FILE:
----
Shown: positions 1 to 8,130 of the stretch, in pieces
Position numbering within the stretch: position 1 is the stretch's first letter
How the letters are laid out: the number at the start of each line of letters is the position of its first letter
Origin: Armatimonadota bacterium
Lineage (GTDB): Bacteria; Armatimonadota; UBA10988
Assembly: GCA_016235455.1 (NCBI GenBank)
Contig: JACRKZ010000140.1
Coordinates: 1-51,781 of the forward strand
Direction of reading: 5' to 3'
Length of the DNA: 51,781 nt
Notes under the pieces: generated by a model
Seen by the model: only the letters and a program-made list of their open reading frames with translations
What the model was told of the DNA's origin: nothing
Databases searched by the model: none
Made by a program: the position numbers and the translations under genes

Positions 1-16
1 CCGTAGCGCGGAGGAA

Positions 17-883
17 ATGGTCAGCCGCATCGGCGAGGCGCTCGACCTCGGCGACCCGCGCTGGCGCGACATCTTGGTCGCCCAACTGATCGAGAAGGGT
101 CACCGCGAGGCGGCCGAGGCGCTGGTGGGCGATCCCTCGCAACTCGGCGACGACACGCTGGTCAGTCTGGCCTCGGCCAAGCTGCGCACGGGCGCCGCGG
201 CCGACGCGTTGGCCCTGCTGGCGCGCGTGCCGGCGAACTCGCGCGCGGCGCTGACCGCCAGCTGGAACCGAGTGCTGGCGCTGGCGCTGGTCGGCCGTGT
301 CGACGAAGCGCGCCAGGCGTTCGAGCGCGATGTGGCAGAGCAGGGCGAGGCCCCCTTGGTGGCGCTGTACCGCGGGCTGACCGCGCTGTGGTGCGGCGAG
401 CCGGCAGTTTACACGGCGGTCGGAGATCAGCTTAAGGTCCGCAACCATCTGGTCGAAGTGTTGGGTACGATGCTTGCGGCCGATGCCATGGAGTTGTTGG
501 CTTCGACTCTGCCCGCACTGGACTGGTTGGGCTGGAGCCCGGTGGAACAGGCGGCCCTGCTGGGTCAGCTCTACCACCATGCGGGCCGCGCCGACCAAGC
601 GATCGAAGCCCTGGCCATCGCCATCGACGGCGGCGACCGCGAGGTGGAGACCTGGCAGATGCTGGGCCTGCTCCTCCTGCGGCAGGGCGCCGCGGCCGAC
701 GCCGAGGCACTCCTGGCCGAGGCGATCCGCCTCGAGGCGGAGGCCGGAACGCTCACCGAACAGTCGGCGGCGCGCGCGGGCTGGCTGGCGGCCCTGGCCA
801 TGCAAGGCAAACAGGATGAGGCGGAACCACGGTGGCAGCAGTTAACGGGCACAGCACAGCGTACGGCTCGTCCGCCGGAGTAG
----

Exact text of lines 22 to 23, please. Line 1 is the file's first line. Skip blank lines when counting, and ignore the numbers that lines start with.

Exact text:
301 CGACGAAGCGCGCCAGGCGTTCGAGCGCGATGTGGCAGAGCAGGGCGAGGCCCCCTTGGTGGCGCTGTACCGCGGGCTGACCGCGCTGTGGTGCGGCGAG
401 CCGGCAGTTTACACGGCGGTCGGAGATCAGCTTAAGGTCCGCAACCATCTGGTCGAAGTGTTGGGTACGATGCTTGCGGCCGATGCCATGGAGTTGTTGG